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Archives for : August2013

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It’s the size of small children

There is a very large number of single issue parties (“Voluntary Euthanasia Party” anyone?) but I think the “Motoring Enthusiast Party” takes the cake for the newest no-apparent-issue party to join the ballot. Well, I guess there’s also the Wikileaks Party and the Pirate Party.

If I’m out of contact on the 7th, I’m probably busy voting below the line. I’m budgeting a couple of hours to complete. I’ll try and remember to take a snack.

The ABC has an entire article addressing the size of the ballot paper.

Effectively ceasing development on Android Apps

Due to lack of time I’m effectively having to cease working on my two published apps. This is a long time coming, as I haven’t updated the apps for some time when they’re in dire need of updating. However until now I had always intended to keep working on them, but I just never did.

I may continue to work on them if I have time, however I’m making this post so there aren’t any expectations. I made no money what so ever off them, and I never wanted too – I started them both because I saw a need for them and because I was really interested in mobile development. They were a hobby. However they have become too big to be just a hobby (especially with some very annoying bugs that I could never duplicate on my phone but were definitely there on some phones) and took too much work and effort. Whilst I did enjoy working on them, there are more important things in my life and fixing bugs and adding new features kept getting pushed further and further back in my priorities.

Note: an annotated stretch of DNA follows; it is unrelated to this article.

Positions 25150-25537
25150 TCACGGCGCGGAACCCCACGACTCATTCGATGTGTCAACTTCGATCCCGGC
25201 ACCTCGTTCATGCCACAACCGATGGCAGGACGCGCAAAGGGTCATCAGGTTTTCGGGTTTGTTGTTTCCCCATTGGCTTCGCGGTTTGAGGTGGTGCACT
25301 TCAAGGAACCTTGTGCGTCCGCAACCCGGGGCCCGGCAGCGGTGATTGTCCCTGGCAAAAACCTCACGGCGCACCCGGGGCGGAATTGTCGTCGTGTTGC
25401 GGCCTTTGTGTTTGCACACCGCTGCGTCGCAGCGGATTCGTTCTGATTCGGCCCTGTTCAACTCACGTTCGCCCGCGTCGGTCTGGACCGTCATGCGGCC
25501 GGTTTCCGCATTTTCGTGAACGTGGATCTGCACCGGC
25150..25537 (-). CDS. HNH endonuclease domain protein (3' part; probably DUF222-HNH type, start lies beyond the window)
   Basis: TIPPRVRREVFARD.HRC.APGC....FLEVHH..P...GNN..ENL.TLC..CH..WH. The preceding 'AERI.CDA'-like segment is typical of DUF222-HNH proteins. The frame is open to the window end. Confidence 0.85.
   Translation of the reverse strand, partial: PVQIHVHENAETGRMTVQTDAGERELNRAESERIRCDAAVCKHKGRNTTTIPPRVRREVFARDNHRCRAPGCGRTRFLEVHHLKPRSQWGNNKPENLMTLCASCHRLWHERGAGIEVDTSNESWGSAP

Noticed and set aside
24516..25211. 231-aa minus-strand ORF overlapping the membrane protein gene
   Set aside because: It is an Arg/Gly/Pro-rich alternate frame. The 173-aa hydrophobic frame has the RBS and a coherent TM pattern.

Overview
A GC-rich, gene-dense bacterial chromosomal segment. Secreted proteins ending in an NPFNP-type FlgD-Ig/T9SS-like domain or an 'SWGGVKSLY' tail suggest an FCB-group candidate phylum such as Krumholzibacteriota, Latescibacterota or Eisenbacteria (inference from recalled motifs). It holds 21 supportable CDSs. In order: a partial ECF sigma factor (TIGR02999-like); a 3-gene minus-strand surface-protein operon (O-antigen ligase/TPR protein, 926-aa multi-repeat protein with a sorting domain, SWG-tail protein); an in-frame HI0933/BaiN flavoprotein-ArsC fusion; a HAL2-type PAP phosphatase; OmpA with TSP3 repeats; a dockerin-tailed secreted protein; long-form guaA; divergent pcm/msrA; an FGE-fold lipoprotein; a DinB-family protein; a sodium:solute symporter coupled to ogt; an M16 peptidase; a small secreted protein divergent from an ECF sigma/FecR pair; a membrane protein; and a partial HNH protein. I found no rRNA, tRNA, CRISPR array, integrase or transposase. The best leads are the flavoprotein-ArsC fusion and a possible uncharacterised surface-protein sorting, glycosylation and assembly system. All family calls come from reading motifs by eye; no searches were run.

Josh.

PS if anyone is interested in continuing to work on them (Number Search Australia and Virgin Mobile Usage Australia) drop a comment here and I’ll get in touch 🙂

Results from the "Your God" Poll

Me (left) and our chaplain Rob testing out the poll on a phone, with a TV in the background displaying the results.

Last week (starting 12th of August 2013) the Christian group on my campus (which I’m heavily involved in) ran a poll to tie in with the AFES Your God mission. We were asking people what were the top three things they couldn’t live without. The items, in alphabetical order, were:

  • Career
  • Family
  • Holidays
  • Justice
  • Nature
  • Romance
  • Sex
  • Shopping
  • Socialising
  • Sport
  • Study
  • Technology

We walked up to people with tablets (mostly iPads as every first year has one.) The person would then choose three of the above listed items; they weren’t ranked so each item would contribute one vote to it’s tally. In addition to having everything done on iPads, we had a couple of TV screens showing the live results in the main foyer.

This is the screen people were presented with on an iPad, other tablet or smart phone.

In addition we asked two follow up questions: “Do you think God wants you to enjoy these things?” and “Are these things more important to you than God?” Are these biased questions? Somewhat, it’s very hard to make unbiased questions! However the goal of these questions was to create discussion rather than produce absolutely scientific result.